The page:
What will life be like for people when global warming has melted the ice caps and climate change has transformed the world's environment? The vast majority of scientists conclude that the temperature rises we can expect by the end of the current century will mean a colossal human catastrophe, unless there we radically reduce the amount of carbon emissions. These changes will mean disaster for millions of people with water shortages, heat waves, flooding, extreme weather and famine following. Millions of people will suffer and there will be a corresponding catastrophe for the Earth's flora and fauna.
Runway climate change - the result of global warming causing processes that feedback and lead to more global warming - could, in some scenarios lead to levels of warming that make Earth uninhabitable for humans. But before that takes place, there will be millions of people living, and struggling, on a hotter world.
This then is the premise for Kim Stanley Robinson's latest novel. He focuses on the city of New York after two major "pulse" events have led to significant sea level rises that have destroyed much of the world's coast lines and turned cities like New York into collections of island skyscrapers. People have learnt to adapt - to sea the basement floors and build farms on the top of the towers. Many of the towers in Robinson's New York of 2140 are run by a sort of collective democratic leadership.
Capitalism still exists, and Robinson brilliantly shows how the system adapts to these changes. New financial markets are opened up with wealthy speculators betting on the way that water levels change the value of the markets. Robinson uses much of this to discuss the way that capitalism leads to economic and environmental crisis, and how governments are prepared to let ordinary people suffer in order to bail out the banks and the system.
The story follows a group of people living the Met tower - a couple of computer experts who have tried to hack the financial system to bring capitalism down, a policewoman who is trying to find out who kidnapped them, a financial speculator who is obsessed with new ways of making himself rich in the era of high water levels and various other characters including a couple of kids who find treasure worth billions. One rather lovable chatterer is Amelia who pilots a blimp and has an enormous "cloud following" of viewers who watch her nature films. These characters all gradually come to the conclusion that the system is broken and is heading for a major economic crash, and the time is right to change things.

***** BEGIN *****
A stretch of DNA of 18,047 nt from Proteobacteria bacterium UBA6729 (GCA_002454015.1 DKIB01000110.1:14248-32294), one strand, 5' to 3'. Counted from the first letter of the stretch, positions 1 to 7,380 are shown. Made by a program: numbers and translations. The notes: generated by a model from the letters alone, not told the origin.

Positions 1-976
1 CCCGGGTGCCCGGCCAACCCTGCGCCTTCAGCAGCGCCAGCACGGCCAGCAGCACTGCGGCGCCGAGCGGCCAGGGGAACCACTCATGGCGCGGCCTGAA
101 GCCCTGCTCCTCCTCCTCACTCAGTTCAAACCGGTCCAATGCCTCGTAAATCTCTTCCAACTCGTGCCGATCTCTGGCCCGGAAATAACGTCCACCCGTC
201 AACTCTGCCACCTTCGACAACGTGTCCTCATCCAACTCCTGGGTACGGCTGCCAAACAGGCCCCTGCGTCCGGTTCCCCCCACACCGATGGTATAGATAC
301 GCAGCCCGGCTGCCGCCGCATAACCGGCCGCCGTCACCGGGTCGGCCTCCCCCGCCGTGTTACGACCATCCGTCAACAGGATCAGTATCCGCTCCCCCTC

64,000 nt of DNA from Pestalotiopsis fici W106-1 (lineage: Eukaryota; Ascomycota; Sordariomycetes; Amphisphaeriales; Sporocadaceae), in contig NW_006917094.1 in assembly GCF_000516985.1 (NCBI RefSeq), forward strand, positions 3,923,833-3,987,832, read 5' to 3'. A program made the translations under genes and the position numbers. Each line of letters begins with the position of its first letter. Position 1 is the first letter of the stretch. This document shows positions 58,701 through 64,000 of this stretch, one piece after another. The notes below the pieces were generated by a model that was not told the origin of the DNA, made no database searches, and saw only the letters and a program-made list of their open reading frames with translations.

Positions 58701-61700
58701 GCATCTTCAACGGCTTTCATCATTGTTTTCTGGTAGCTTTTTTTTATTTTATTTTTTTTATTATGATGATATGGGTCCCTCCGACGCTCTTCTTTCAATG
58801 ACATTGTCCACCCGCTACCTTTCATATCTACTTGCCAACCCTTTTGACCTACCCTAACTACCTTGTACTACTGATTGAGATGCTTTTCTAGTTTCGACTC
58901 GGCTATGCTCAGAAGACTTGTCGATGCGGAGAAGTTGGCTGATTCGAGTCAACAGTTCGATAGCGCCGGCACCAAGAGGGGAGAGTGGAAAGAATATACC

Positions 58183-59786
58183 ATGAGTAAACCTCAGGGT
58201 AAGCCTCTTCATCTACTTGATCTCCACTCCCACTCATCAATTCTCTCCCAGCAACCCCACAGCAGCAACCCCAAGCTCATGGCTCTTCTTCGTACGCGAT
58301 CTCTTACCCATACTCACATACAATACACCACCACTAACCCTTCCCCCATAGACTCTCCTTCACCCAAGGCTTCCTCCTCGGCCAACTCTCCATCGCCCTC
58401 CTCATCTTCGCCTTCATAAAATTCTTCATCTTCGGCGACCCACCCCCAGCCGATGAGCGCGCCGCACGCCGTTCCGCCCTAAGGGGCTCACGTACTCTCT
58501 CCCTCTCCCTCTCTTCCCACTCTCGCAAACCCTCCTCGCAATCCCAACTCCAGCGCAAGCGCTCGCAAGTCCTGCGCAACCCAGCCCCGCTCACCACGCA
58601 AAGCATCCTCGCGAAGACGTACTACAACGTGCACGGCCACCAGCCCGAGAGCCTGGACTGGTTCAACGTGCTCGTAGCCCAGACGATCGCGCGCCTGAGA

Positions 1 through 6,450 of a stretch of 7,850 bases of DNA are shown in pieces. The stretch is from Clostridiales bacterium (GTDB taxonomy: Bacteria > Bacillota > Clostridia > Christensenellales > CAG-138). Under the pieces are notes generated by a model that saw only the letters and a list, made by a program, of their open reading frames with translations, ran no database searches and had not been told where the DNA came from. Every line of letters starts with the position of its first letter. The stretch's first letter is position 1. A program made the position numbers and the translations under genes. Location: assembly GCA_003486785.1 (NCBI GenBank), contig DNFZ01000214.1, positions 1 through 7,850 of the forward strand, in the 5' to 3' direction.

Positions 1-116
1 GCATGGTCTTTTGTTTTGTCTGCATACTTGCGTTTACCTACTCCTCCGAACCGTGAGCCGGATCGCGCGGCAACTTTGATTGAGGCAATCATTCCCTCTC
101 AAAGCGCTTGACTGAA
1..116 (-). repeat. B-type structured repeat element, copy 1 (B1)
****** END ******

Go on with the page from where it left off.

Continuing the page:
Reading this as an environmental activist and a Marxist I had three problems with the book. At this point I should emphasis that Kim Stanley Robinson is one of my favourite authors, but there are major problems with this novel. Firstly the world he depicts, post climate disaster, is simply to good. This is basically early 21st century capitalism with higher sea levels and no ice-caps. You don't get any sense of how the warming that has lead to the pulse events has impacted the rest of the world. Even the stories of the Netherlands being destroyed and replaced by a floating city state seem to imply that everything is OK really. The refugees who make it to the Met come across as slightly lost migrants, rather than people who have seen their entire world collapse. In fact we hear next to nothing about what is taking place in the rest of the world. Surely there are wars, famines and disasters?
In other words, Robinson's future is too nice. There's no real sense that global warming has led to phase shift of the planet's ecological system. Things are just a little bit worse than they were. It's not a scientifically accurate picture of what could happen and it downplays the crisis we are in the midst of. In addition, Robinson's belief that technology is the solution seems naive too. New York 2140 is extremely high-tech, the environmental disaster having apparently spurred innovation to solve the problems of the world.
Secondly the economics just don't work. While reading this I was suddenly struck by the idea that this was actually not a revolutionary work (despite the mass involvement of ordinary people in a capital "strike" that puts the economy into crisis). It's a book about how Keynesian economics must replace neo-liberalism if we're to have social and ecological justice. The big, radical idea at the heart of the book is to nationalise the banks. It's inadequate in the context of Robinson's world and its not enough if we want to really challenge real-world capitalism.
The final problem I had is that the story doesn't go anywhere. There are some brilliant bits - a very well described riot in the aftermath of a huge storm, and a comic chapter about polar bears and blimps - but the story is weak and ends by getting the reader to believe that Washington really is an OK place if only you get the right people elected.
To be a little blunter, I think this is the book that Robinson wrote after reading Naomi Klein's This Changes Everything and seeing Trump elected instead of Clinton. Klein's book is a great read in terms of understanding the scale of the environmental crisis and its roots in capitalism. But she fails to put across a revolutionary challenge and falls back on a Keynesian solution - where neo-liberalism ends and the state is more directly involved. These are laudable aims, but as a solution to exploitation, oppression and environmental crisis it is inadequate. In Robinson's homage to New York, even a highly flooded one, it underpins a very weak novel indeed. Sadly you can imagine someone reading this and concluding that climate change isn't actually that bad.
Robinson - Shaman
Robinson - Years of Rice and Salt
Robinson - Aurora
Robinson - 2312
Robinson - Icehenge